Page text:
When it comes to our emotional-psychological ego-selves, the emotion of anger seems to have a twofold objective: It helps us protect our sense of self as an agent, and choice maker, but it also energizes our emotion-drives to stand up for our values and dreams, to matter and to realize our deepest yearnings for personal, emotional and relational wellbeing. Anger moves us to take action, to not settle, to face challenges, and stay determined, to fulfill our inner emotional yearnings to thrive and find purpose and meaning in life. For example, it prompts us to take action to overcome an obstacle in order to stay on a chosen course in life, in order to achieve a goal, fulfill a dream, pursue a driving purpose, etc.

Anger is an action signal that tells us something is potentially blocking us from getting our core needs met—either physical or emotional—and we need to take action.  Our anger, when it surfaces, is designed to ensure that, to the best of our ability, we get our core emotional needs met, i.e., for recognition, love, acceptance, esteem, fairness, fun, purpose, and so on. Thus, anger is an emotional instinct that propels us to action to protect our self as agent, but also to improve our life and keep reaching for the stars. As Maslow showed in his studies of exemplary persons, such as Albert Einstein, Eleanor Roosevelt and Frederick Douglas, individuals raised in optimal environments were more likely to move past a focus on meeting “lower” needs for survival and safety, and onto a quest to thrive and find meaning, seeking to fulfill “higher” needs for “self-actualization,” a state of experiencing self as one with others and life, with an orientation to contribute to life and others in some way that makes a difference.

5. Anger is a call to restore balance.

Anger acts as a balancing agent, reminding us of our need to turn our focus to what is going on inside us. This helps us better understanding and handle life around us, thus, make better informed, wiser choices. Finding balance is not easy. It requires us to reconcile the tensions between our yearnings to be recognized for who we are and our unique contributions, on the one hand, and, on the other hand, to be loved, accepted unconditionally.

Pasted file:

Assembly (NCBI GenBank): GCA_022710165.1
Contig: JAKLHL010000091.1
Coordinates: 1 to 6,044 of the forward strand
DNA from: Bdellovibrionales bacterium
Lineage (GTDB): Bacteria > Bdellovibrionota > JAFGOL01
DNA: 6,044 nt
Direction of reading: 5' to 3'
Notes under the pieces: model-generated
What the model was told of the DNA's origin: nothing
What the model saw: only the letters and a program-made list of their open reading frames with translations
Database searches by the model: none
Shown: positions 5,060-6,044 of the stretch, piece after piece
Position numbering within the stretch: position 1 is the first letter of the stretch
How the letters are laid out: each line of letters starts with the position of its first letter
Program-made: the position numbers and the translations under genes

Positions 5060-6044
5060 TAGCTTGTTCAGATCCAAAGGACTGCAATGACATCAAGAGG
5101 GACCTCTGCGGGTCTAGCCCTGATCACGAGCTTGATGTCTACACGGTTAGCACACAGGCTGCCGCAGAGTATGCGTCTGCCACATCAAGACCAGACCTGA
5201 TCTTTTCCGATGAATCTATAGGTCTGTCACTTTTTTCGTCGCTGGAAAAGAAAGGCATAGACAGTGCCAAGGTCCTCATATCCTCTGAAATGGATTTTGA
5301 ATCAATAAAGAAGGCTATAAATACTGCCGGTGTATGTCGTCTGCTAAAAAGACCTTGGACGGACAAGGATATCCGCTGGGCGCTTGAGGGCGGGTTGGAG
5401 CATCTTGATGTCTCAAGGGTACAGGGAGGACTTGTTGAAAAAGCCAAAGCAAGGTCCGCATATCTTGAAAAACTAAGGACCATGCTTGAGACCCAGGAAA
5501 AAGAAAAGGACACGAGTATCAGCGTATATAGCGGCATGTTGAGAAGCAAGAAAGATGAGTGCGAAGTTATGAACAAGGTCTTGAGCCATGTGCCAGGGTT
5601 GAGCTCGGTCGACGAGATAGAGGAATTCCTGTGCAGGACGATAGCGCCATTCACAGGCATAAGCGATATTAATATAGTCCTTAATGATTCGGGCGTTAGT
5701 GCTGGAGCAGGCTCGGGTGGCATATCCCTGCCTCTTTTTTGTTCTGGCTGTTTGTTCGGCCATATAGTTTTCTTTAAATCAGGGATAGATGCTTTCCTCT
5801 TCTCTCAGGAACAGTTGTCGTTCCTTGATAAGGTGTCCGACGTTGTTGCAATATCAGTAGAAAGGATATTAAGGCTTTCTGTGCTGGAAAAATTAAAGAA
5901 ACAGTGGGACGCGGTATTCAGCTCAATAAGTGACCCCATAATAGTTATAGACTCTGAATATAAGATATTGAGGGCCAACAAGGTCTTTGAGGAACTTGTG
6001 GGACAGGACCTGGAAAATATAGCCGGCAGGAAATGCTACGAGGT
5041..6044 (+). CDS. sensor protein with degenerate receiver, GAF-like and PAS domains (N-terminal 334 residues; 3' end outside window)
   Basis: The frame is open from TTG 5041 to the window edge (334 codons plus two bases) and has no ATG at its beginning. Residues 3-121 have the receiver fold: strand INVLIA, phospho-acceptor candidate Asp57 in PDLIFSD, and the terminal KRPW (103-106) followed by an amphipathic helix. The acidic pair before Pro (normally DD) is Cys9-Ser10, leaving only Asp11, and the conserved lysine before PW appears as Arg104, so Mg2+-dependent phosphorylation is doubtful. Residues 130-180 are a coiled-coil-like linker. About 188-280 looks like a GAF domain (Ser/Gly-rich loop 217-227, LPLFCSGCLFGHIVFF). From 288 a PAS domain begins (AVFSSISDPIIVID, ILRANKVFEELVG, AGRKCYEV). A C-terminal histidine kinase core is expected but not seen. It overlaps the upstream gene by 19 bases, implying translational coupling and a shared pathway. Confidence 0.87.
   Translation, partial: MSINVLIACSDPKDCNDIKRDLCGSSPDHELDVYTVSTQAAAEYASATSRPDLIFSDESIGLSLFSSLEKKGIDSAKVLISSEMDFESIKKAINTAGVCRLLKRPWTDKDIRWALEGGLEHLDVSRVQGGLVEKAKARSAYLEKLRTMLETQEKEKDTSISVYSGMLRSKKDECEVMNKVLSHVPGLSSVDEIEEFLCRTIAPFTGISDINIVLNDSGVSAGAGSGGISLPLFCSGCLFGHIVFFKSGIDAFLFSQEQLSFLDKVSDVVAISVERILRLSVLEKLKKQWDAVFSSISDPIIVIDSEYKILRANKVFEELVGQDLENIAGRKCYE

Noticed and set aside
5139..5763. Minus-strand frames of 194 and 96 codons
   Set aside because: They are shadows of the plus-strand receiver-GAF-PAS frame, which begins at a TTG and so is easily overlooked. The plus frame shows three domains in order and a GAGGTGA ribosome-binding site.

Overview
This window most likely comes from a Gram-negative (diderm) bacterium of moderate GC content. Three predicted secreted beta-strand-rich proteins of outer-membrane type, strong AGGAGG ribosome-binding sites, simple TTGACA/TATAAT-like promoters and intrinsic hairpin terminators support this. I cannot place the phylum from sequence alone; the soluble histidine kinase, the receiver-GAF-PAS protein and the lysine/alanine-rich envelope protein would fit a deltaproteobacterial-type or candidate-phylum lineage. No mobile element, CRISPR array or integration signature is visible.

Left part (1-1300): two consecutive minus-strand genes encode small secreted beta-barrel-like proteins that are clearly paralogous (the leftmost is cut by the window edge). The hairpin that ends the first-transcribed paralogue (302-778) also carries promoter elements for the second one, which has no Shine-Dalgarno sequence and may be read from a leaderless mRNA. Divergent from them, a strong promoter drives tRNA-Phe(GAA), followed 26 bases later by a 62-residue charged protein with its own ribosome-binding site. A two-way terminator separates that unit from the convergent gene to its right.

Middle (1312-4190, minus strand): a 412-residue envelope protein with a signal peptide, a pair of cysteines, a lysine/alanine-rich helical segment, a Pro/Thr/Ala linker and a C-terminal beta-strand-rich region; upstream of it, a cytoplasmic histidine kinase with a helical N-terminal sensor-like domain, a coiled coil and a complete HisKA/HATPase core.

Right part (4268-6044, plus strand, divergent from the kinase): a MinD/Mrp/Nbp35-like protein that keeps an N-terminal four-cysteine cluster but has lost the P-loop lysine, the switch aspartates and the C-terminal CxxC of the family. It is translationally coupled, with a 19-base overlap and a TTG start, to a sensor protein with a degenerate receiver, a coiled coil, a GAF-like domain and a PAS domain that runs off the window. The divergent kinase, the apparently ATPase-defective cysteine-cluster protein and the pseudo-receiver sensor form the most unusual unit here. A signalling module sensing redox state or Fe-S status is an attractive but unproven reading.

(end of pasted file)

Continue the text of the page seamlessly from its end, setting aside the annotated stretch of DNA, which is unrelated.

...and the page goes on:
As such, anger reminds us to balance our need to give with our need to receive. Why do we need this reminder? Conceivably because we are relationship beings, our brains are relationship organs, thus, we find it gratifying to give, care for and , caring for and make others happy. Our survival depends on relationships, especially at birth; later in life, our happiness and health continue to depend on forming healthy relationships throughout life. In other words, our drives to connect and care for others are so profound and satisfying that we may otherwise forget about our own self-care, emotion-drives (higher needs), feelings, wants, dreams and aspirations. This therapist has concluded that, without the emotion of anger to help us balance our self-agency and connection needs, we would likely remain in infantile states of not being able to identify a difference between self and others.

Mastering anger is about mastering emotions.

Knowing how to understand and regulate anger allows you to transform anger (and fear) into an asset that works for and not against you. Emotions have a physiological effect on the brain and body, and can cause immediate changes to the mix of hormones the body releases, even structural changes in the brain.

Mastering your emotions is a process, it takes effort, yet worthwhile. The most effortless way to master your anger is to commit to developing a mindful practice and awareness of your emotions and inner thoughts. It can start by simply observing, for example, on an occasion when you lose control of anger, how you literally gave certain thoughts and feelings power, in the moment, over your body and mind, your choices and actions. Not having mastery explains why you may feel powerless after you express anger defensively, regardless whether it’s with an angry outburst or stewing inside.


Here is a summary of the potential benefits of anger when expressed and handled effectively. Anger:

  • Is a survival instinct that, in addition to physical survival, acts to energize us to protect and defend ourselves from core fears of not fulfilling our emotion-drives to matter and meaningfully connect in life. (Loss of a loved one’s acceptance, love, etc., is perhaps our biggest and most common fear.)
  • Helps us rise above emotions of vulnerability, i.e., hurt, doubt, fear, guilt, etc., which can prevent us (some persons more than others) from expressing and standing up for something we value, yearn for, aspire or need to do.
  • Focuses our attention on our own life and self-care, so we may connect to our own feelings, needs, wants, etc., and thus it acts as a balancing agent that ensures we do not get overly enmeshed, lost or focused on the expectations, wants, needs, etc., of another.
  • Moves us to take action to realize something that is important and valued.
  • Sustains our momentum when obstacles or challenges appear in our way.


Here is a summary of the potential risks and harms when anger is expressed defensively. Anger: